Do you have as many stories as I do?

Then there is the discussion board of residents who continually belittle nurses and the nursing profession in their posts. Many docs don’t recognize us as professionals, it seems.

Yes I do have some very good relationships with doctors, but I am going to say here that on the whole, doctors seem somewhat annoyed, irritated and fed-up with nurses. They take out their aggression towards their jobs and their patients on the people they work the most closely with: Us.

My mom, a retired nurse with 30 years of experience, would agree. My coworkers would and have agreed. No, it’s not just me. What is the deal? Aren’t we supposed to be working together? We BOTH as physicians and nurses have stressful jobs, so is that really even a good excuse anymore? And how can we change?

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Amy Bozeman

Amy is many things: a blogger, a nurse, a wife, a mom, a childbirth educator. She started her journey towards a career in nursing when she got pregnant with her first child. After nursing school and studying "like she has never studied before" she entered the nursing profession eager to get her feet wet. The first years provided her with much exposure to sadness, joy and other complex human emotions. She feels that blogging is a wonderful outlet and a way for nurse bloggers to further build their community. Traditionally, midwives have handed down their skill set from midwife to apprentice midwife. She believes nurses have this same opportunity: to pass from nurse to new nurse the rich traditions of this profession.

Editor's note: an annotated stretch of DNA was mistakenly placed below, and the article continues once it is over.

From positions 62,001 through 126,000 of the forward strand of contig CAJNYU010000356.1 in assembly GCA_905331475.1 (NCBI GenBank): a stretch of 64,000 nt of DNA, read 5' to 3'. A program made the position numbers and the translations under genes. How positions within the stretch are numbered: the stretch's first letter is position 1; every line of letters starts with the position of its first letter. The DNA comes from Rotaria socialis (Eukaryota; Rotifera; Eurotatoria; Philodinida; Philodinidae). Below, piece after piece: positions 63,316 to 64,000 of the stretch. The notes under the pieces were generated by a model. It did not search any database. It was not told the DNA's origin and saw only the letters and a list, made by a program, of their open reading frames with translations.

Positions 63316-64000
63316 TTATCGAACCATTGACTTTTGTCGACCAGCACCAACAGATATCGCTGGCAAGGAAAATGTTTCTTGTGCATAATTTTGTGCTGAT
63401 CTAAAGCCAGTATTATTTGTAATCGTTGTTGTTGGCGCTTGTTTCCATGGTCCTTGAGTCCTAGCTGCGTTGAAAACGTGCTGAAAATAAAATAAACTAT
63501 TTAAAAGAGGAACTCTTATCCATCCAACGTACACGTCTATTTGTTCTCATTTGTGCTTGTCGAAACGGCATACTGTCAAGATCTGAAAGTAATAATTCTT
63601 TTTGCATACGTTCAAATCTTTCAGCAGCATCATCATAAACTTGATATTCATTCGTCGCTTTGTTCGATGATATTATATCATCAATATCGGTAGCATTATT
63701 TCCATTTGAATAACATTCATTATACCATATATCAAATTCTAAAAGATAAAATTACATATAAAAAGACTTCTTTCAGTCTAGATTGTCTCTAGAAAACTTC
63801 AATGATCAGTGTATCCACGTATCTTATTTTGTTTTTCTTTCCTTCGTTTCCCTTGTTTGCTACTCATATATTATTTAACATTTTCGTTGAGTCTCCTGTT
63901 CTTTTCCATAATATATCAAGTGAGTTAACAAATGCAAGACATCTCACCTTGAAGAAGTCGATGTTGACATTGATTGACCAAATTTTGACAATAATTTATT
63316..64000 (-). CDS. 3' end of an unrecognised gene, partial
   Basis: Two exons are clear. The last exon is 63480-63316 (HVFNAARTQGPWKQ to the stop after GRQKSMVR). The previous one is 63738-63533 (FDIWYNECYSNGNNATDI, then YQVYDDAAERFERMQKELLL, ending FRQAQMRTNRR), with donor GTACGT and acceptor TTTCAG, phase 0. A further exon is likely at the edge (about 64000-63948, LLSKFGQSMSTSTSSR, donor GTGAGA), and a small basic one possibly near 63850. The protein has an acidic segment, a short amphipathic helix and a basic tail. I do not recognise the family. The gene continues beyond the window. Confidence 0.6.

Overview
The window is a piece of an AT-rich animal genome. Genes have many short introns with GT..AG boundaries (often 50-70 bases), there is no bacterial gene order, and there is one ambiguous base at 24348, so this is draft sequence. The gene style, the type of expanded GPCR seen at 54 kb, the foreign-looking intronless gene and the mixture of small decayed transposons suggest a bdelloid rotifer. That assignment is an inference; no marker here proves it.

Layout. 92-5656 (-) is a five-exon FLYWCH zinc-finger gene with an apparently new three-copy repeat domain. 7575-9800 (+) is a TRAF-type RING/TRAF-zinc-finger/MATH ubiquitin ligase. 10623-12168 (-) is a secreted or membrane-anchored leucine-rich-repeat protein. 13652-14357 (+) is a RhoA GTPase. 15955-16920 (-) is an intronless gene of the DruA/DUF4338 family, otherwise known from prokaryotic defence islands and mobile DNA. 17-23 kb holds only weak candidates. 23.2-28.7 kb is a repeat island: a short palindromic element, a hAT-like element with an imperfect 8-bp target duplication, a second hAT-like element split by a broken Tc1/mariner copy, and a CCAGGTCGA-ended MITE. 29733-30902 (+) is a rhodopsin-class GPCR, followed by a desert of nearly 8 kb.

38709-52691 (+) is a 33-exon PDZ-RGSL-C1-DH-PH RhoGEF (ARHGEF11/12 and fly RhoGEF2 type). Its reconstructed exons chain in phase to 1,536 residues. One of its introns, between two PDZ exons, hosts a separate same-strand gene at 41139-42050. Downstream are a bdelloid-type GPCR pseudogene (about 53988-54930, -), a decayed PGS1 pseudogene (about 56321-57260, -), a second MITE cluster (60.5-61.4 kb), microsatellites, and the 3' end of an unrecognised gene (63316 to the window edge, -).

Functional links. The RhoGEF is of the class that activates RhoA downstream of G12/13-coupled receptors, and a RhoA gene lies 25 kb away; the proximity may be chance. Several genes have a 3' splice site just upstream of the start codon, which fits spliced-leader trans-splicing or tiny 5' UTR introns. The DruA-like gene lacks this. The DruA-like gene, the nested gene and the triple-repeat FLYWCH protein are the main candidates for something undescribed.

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5 Responses to On doctors, again

  1. Carla

    I have had an instance where a doctor wrote specific orders to call with the results of a CBC, when I called he ripped me a new one about calling and not knowing about the transfusion order guidelines he had already written. The whole situation would have been ok if I had called and not seen the guidelines, but there was a specific order to call with the results.